To listen to the leak or not to listen to the leak, that is the question that many Little Monsters face as Joanne, the newest album from Lady Gaga, spreads online in advance of Friday’s official release. Amongst fans, there’s the age-old mantra that “good” monsters will wait always for the final product, but when a new Gaga album leaks — and it always does, as it did yesterday — voracious fans can seldom help themselves. After copies of Joanne were sold early in Belgium at Mediamarkt, the album quickly circulated on social media, snatching weaves as it spread four days before its proper street date.
For those fans who want to hold off on listening to Joanne before its official release but still crave some hints about the much-anticipated #LG5, here are our track-by-track first impressions of the standard edition of Joanne.
Track 1 — “Diamond Heart”: Gaga sets the autographic tone of the album with this feisty pop opener. “One, five, 10, lay a million on me before the end of the song” she commands, referencing her days of go-go dancing in dingy New York City dives before rise to pop stardom.
Track 2 — “A-YO”: This country-funk whammer-jammer, called “MANiCURE part 2” by some because of its similarities to the ARTPOP tune, plays like an all-American Superbowl halftime bop waiting to happen. Now confirmed as the second single for the album, you can stream a live version of the song here.
Track 3 — “Joanne”: Referencing Gaga’s late aunt, who passed away at 19 from Lupus, the album’s title track glimmers with acoustic guitar and doleful vocals, dimming the otherwise party-perfect atmosphere of the album. That being said, it would be odd (and rather rude) if Gaga named her fifth album after her beloved family member and didn’t include any sort of tribute.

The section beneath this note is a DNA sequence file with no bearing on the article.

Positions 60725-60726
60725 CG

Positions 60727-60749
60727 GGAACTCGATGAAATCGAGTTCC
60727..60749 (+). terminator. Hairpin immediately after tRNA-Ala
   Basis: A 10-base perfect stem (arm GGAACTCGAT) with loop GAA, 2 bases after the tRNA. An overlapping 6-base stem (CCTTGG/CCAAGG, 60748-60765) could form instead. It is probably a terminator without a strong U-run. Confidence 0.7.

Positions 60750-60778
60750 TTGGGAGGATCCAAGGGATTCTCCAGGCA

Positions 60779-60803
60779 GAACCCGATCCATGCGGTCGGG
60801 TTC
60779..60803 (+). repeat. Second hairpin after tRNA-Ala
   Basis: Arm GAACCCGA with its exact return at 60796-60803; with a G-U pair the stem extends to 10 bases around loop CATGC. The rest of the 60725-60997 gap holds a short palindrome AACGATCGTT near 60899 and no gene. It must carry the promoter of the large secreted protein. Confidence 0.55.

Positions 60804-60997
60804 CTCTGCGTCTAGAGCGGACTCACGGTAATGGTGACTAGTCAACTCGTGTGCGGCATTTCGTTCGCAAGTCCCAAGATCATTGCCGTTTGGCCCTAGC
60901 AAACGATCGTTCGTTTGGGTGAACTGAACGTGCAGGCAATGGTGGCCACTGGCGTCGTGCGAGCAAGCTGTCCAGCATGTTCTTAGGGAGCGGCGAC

Track 4 — “John Wayne”: Nothing screams Americana like bad-boy cowboys, rough riders and crushing empty beer cans under your heels. Gaga swirls these classic themes together in this rock stomper about a chaotic relationship “headed for a dead end” and an overall endorsement of bad behavior.
Track 5 — “Dancin’ In Circles”: What’s a good Gaga album without a song about masturbation? The not-so-subtle ode to self-abuse clangs and jangles in Gaga’s true pop form, courtesy of quirky production by Beck. Her seductive whispers and offers to “funk downtown” secure this track as the naughty niche of the album.
Track 6 — “Perfect Illusion”: The lead single from Joanne brings the same thunder it did when it debuted just over a month ago, banging as a modern disco rager with more simplicity than fans and critics expected. As the album’s core, the track holds together the mishmash of country, rock, and pop on Joanne with well-executed minimalism.
Track 7 — “Million Reasons”: While this country ballad becomes a tad repetitive, (a tad repetitive, a tad repetitive), it builds at a steady ‘n’ sturdy pace that bursts on the final chorus when Gaga asks her lover to be her “one reason to stay,” even when she has a million to leave him in the dust kicked up by her cowgirl boots.
Track 8 — “Sinner’s Prayer”: This bass-thumping stew is as country as the album gets, paying homage to the ye-olde country of the Johnny Cash era, featuring dark-folk king himself Father John Misty on the guitar. “I came down the mountain, dragging our love affair,” she drawls like a true Southerner. Experimenting in twang may be a new venture for Gaga, but playing the part of a coquette sure isn’t.
Track 9 — “Come To Mama”: This tune comes off as a tad corny, even for a starlet who has preached self-love and kindness a million times over, but the horn section and feel-good swing of the verses save it from sounding hopelessly campy.
Track 10 — “Hey Girl”: The sole vocal collab on the album, “Hey Girl” combines the swoonsome vocals of Florence Welch with Gaga’s coos for an soulful feminist slow-burn about women lifting each other up. Although, we must admit, the drums in the beginning of the track sound eerily similar those of St. Vincent’s “Prince Johnny”.
Track 11 — “Angel Down”: A twinkling and sparse swan song, “Angel Down” ends the album on a solemn but overwhelmingly robust note, flaunting the resilient vocals that Gaga has honed in her eight years of fame. This isn’t the adolescent girl swinging in the bars of “Diamond Heart” anymore — Gaga’s transformed into full-fledged visionary with the pipes to back it all up.